Heirloom Sugar Cookie Recipe
Aunt Rikka's Sugar Cookie Recipe
A plain sugar cookie recipe with German-American roots, this recipe goes back to the turn of the 20th Century. It was made by my ancestors in the central Illinois farmlands east of St. Louis, Missouri. The cookie itself has a flavor reminiscent of a plain scone or an animal cracker. It's the kind of cookie that is a good base for any sort of embellishment. It comes out of the oven soft but hardens with age. The flavor also gets better with age. The vanilla aroma fills your kitchen when baking. Come to my kitchen as I show you how to make them, step by step.
Ingredients - Makes approximately 5 dozen cookies - or more
This makes a LOT of cookies. If you have a bunch of kids you want to make cookies with and have a day set aside to do it, go for it. Otherwise I'd cut this recipe in half.
- 1/2 cup lard
- 1/2 cup butter, softened (1 stick)
- 2 cups sugar
- 2 eggs, beaten
- 1 tablespoon vanilla
- 1 teaspoon soda
- 1 teaspoon baking powder
- 1 teaspoon salt
- 4 to 7 cups of flour - however much it takes to make a manageable, stiff dough
- 1 cup of sour milk or regular milk
Start With Lard
I know I know...lard is the bane of all arteries. But it turns out that hydrogenated oil isn't good for you, either. So you might as well use the ingredient that gives these cookies the most authentic texture. Fortunately these days we can just go to the local grocery store and get this pristine clean lard rather than having to render it down ourselves.
You can make these cookies with all lard or with half lard, half butter. I like a little buttery taste to my cookies so I chose the latter. Or is that the larder?
Sour Milk or Not?
The original recipe called for sour milk so I dutifully held on to some milk after the due date just to make these cookies. Honestly, I don't think it makes much difference. I think the milk is so different now and so much easier to keep fresh that it doesn't matter whether it's fresh or sour.
Cool Measuring Thingie
See that interesting looking measuring cup I'm using to measure the lard in in the above picture? My aunt gave me that for Christmas one year after seeing Alton Brown use one on his show on the Food Network. It is quite the handy gadget for measuring things like lard, shortening, peanut butter, brown sugar, etc. You set the metal column so that you have a "cup" that is the exact measurement you need. Then, once you fill it, you just push up the metal column and it cleanly pushes out your ingredient. Slick, huh? Easy to wash up, too. It has markings for all sorts of measurements including liquid, metric, and dry.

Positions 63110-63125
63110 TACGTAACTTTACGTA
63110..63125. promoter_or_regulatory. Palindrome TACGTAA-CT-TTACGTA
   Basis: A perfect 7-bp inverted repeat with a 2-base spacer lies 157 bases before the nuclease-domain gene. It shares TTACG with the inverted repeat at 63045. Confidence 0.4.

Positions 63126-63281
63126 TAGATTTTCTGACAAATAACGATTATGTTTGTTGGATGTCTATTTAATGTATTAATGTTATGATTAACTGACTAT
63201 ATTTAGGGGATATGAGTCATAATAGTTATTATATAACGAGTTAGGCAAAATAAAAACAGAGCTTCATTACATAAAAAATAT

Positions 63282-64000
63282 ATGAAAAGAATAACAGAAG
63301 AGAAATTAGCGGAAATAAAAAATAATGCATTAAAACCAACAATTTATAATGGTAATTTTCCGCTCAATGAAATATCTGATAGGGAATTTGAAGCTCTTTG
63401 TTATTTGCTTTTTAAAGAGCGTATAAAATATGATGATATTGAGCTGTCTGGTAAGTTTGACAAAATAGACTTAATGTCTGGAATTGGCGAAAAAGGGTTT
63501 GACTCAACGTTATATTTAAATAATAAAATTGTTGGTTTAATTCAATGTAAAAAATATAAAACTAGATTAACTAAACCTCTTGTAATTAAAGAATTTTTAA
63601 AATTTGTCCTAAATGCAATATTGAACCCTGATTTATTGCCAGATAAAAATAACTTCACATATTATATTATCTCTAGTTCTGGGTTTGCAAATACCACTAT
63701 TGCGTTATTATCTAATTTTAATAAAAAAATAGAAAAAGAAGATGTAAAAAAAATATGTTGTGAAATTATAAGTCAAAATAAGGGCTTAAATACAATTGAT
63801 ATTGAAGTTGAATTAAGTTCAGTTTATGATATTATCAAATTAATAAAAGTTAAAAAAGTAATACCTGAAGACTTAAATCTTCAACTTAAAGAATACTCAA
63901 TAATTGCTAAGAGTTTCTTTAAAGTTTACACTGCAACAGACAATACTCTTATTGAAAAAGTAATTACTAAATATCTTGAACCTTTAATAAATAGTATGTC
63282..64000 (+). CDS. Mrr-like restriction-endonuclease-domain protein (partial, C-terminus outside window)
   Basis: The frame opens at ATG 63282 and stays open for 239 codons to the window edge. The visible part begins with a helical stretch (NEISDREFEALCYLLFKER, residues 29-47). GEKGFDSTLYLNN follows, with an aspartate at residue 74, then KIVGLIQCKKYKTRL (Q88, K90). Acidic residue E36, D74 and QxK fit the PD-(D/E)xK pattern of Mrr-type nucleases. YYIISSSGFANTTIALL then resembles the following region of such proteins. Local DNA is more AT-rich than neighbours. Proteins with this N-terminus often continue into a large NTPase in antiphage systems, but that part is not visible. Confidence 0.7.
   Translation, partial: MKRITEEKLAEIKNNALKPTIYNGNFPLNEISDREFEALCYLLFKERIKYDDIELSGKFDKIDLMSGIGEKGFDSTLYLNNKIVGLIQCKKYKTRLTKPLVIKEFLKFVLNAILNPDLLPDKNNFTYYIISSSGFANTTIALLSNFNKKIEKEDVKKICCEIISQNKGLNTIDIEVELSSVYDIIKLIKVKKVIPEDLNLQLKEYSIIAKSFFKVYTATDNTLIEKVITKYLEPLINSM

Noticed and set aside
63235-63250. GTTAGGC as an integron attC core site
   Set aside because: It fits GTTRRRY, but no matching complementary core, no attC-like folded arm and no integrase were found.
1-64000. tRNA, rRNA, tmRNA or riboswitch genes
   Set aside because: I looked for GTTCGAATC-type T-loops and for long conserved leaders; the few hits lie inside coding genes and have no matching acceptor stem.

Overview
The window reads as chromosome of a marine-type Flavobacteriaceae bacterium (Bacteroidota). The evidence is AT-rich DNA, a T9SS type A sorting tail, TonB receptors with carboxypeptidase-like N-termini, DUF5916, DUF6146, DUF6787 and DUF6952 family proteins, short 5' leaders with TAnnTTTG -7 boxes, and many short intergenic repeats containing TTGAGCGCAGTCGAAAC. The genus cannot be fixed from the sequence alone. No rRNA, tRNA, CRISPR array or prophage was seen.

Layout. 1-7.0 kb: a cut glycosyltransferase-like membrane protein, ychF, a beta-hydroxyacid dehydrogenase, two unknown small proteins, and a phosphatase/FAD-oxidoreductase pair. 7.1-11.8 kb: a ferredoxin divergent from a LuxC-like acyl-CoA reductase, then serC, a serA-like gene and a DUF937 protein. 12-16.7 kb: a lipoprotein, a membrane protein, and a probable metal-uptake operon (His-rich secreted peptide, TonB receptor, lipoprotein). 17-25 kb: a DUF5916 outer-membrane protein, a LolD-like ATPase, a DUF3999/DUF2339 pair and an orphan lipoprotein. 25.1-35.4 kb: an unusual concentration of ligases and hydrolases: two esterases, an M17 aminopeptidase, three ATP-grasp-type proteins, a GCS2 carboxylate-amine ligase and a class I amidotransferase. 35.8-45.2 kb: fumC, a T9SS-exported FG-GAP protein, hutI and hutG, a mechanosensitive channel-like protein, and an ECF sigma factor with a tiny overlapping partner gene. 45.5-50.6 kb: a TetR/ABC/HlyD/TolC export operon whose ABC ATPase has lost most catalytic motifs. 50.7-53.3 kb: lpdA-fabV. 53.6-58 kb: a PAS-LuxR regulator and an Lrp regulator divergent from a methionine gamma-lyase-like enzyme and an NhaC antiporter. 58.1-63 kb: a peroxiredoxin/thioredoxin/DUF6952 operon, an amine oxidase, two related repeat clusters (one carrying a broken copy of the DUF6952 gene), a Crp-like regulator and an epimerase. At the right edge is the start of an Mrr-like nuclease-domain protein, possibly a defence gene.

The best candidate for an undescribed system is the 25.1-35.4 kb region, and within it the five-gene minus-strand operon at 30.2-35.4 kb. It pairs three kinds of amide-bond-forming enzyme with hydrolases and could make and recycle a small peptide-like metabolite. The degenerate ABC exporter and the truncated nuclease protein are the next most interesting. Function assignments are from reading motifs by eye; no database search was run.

Very useful. 'Nuff said.
Add Lard and Butter to Sugar
The original recipe says you can use all lard or half lard, half butter. I like a buttery flavor to my cookies (although it's very mild). All lard might give you a slightly different texture.
Cream Lard, Butter & Sugar
I have a nice Kitchen-Aid stand mixer so this process takes all of 5 minutes, tops. Otherwise you want to mix these ingredients together until they are light and fluffy and not as granular.
Add Eggs and Vanilla
Add beaten eggs and vanilla to your creamed shortening and sugar. Beat until light and fluffier, about 3 minutes in the mixer.
Mix Dry Ingredients
Whisk together a cup of the flour and the baking powder, baking soda, and salt.
Alternate Flour and Milk
Add the cup of dry ingredients you just whisked together and stir until integrated. Add about a fourth cup of the milk and stir until mixed. Then add another cup of flour. Alternate like this until milk is gone. Then add enough flour to make a stiff dough that is not sticky on the fingers but still pliable. I made it just to the point of being able to touch it without any sticking to my fingers. It ends up being kind of elastic like pizza dough, even though there is no yeast in it.
Heat Oven to 415 ° F
Roll and Cut Out Cookies
This dough is one of the more easy to handle that I've worked with and you don't even have to chill it first. I worked with 2-3 cups at a time on a floured surface. You can play around with thickness. It just depends on what you like. I use non-stick foil and insulated baking sheets to make the process easier. I'm all about the easy!
Bake Cookies 7-10 Minutes
Until just barely starting to brown around the edges.
Reynolds Release Aluminum Foil - It's non-stick!
This is what I use. If I'm careful I can reuse it over and over again throughout the holiday baking season.
Insulated Cookie Sheet
I've baked all my life but I've been a little behind on getting things like insulated cookie sheets when everybody else had them. Love them BUT...they dent easily. I have an insulated jellyroll cake pan that I baked cookie bars in and then cut them with a pizza cutter. Put long lines in the pan. So be careful. Makes a HUGE difference if you have problems with the bottoms of your cookies getting too brown, though.
Freeze Now, Bake Later
I found that this dough is very freezer friendly. It's ready to work after 15 to 30 minutes at room temperature. The cookies actually taste better after being frozen. It would be really easy to shape the dough into logs and just slice cookies off as needed.